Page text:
“Here, on February 19, 2020, we received Mattia, ‘patient number one.’
He was brought in at night, and the next day his condition worsened – he had a high fever, cough, shortness of breath and had to breathe. However, there was no improvement and the doctors decided to transfer the patient to the intensive care unit. At the same time, they wonder how a trained 38-year-old athlete can fall into such a serious condition. The usual tests do not give an explanation and in the end only one more test remains to be done.
“We hadn’t tested it for coronavirus alone,” said Dr. Laura Richevuti, who was on shift at the time. According to the instructions of the Ministry of Health, this type of test should be done on patients with fever and lung problems who have returned from China.
However, Matthias had not been to China and it took some time for the doctors to follow the instructions. The sample was taken and sent to Milan. “At 9 pm, they called us from there and told us that it was a case of coronavirus,” explains the medical director of the Philippines.
“It sounded amazing”
So suddenly the illusion that the coronavirus only affects China and a few other countries is shattered. The pandemic reached Europe via Lombardy. The mayor of Codonjo, Francesco Paserini, was immediately informed. He initially decided he was worried about a train crash. He then learned that the first case of coronavirus had been reported at Codonjo Hospital. “It sounded incredible to me,” the mayor said, given that we are in the Po River Valley, away from airports and international transport arteries, Deutsche Welle reported.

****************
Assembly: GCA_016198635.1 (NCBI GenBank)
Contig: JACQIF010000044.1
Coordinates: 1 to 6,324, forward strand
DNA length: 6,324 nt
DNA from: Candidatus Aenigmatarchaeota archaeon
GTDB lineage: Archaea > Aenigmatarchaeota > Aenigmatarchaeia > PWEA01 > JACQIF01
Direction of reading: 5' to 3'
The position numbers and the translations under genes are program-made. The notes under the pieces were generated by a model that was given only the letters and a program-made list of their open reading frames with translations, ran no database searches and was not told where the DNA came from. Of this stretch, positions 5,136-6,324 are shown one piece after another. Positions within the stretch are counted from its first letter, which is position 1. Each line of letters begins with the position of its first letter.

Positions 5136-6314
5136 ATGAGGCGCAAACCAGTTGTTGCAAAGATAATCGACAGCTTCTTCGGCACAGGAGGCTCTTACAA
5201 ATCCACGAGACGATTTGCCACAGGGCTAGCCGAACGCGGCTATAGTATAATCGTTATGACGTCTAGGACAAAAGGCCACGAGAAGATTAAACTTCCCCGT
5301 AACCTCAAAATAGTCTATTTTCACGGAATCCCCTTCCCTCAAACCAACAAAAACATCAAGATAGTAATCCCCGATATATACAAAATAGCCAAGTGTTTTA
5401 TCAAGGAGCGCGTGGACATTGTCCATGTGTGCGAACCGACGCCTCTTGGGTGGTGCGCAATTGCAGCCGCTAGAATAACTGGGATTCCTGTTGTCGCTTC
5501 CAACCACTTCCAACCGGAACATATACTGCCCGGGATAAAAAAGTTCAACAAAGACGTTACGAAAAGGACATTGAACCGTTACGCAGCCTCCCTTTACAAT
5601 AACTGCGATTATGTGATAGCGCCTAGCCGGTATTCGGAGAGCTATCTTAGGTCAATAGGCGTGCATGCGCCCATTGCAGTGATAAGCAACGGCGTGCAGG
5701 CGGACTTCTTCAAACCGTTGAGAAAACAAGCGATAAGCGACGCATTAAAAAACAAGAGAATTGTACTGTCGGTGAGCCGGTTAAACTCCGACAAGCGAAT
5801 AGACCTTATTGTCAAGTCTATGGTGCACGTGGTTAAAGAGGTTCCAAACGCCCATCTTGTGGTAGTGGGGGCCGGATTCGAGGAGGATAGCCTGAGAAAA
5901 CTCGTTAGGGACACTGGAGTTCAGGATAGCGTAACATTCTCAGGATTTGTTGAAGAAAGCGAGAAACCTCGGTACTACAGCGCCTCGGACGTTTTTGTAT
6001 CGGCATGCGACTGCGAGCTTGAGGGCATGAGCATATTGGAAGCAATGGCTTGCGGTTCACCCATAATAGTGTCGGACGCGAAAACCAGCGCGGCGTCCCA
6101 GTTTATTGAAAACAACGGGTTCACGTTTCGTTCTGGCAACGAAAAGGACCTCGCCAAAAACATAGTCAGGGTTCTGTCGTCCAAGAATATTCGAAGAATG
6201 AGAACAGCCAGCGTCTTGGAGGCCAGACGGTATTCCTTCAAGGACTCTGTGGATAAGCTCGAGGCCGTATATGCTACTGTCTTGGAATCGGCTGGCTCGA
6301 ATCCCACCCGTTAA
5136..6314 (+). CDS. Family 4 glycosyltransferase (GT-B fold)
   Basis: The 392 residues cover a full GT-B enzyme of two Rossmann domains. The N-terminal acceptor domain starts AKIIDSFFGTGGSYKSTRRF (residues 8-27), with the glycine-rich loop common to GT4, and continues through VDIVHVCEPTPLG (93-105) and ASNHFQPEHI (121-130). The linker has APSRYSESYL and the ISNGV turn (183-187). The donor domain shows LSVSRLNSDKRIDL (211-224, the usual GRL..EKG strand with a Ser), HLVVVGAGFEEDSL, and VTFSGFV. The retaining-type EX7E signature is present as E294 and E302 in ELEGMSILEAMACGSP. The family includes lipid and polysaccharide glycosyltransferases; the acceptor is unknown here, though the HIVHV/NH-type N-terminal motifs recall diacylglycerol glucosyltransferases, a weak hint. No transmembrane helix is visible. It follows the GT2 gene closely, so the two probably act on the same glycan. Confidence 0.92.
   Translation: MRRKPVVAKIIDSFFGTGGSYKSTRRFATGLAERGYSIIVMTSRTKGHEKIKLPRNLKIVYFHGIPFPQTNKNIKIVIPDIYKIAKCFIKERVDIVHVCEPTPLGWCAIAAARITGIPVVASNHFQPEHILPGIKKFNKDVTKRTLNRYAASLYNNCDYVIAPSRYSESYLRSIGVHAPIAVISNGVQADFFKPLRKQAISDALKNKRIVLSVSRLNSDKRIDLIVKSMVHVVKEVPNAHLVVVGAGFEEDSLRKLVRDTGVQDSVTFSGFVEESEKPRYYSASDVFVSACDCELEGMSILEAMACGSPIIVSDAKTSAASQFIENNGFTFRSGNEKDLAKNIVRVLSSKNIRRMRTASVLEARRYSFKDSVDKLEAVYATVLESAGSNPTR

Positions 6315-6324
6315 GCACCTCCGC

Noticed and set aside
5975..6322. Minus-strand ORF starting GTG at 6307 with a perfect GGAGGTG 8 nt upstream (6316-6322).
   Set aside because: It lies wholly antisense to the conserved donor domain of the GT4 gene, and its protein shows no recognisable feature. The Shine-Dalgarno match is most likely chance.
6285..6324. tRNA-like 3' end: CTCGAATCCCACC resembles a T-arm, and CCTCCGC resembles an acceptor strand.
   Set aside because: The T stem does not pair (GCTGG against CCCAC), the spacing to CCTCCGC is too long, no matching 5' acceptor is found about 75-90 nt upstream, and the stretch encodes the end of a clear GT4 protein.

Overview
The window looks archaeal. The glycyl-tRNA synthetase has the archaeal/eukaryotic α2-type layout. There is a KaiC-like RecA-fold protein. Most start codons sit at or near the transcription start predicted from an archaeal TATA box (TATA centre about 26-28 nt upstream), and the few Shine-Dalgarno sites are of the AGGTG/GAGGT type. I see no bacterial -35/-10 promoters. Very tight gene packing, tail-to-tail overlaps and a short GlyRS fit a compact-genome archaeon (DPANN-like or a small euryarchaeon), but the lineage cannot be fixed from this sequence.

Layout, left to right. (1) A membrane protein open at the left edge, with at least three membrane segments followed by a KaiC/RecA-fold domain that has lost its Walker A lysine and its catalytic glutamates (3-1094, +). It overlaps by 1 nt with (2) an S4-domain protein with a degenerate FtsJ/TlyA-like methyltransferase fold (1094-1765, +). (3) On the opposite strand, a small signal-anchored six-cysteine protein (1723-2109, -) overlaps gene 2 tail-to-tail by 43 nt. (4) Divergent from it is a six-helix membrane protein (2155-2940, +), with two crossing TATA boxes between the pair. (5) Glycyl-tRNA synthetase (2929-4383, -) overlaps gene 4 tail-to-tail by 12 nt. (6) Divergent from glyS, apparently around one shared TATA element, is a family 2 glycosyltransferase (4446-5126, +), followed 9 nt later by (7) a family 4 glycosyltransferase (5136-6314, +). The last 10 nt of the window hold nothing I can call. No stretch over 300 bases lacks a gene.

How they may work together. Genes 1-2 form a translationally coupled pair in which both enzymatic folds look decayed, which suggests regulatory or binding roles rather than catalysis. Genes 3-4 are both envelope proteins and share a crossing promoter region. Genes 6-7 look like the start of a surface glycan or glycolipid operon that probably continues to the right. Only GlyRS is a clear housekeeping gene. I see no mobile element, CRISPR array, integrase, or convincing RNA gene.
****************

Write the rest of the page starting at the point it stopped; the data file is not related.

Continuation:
After a series of talks with medics and other experts, the mayor decided to close the city. “It was clear that something was wrong. Because after the first patient, the disease was found in ten others. Closing the city seemed to me the only way to protect people here and save lives.”
On the morning of 21 February, Europe already has its first red zone. In Codonjo, no one is allowed to leave the house, schools and shops are closed, public life is frozen. A day later, the government in Rome decided to send troops to blockade Codonjo and surrounding municipalities.
Media from all over the world suddenly became interested in Codonjo – everyone was talking about the city. But for many who live in the middle of the red zone, it is not yet clear what is happening.
“I remember the constant howls of ambulances – that was the main sound in those days. When it became clear that they were carrying people who had not fought the disease, the fear grew.”
The source of the infection remains unknown
At that time, no one in Europe outside of Codonjo knew what life was like in a lockdown. People in the 16,000-strong city have to get masks, but they quickly run out in pharmacies – they also have to be used non-medically.
Volunteers set out to provide food for those in need. “We went to the border of the red zone to take the delivered food to take to the people,” said Lorenzo Nicolini, one of the volunteers.
Meanwhile, patient number one was transferred to a larger clinic in Pavia – and was rescued. At Codonjo Hospital, 70 percent of staff tested positive for coronavirus. Those who have not yet become infected work to the best of their ability.
Dr. Laura Richevuti, who was anxious in diagnosing the first patient, was knighted for her services to the republic by the Italian president. Together with her colleague Annaliza Malara, who took the test.
To this day, it remains unclear where Mattia became infected. The search for the zero patient remains fruitless. The pandemic apparently spread unnoticed for a long time – before the doctors from Codonjo decided to do the test despite the instructions.
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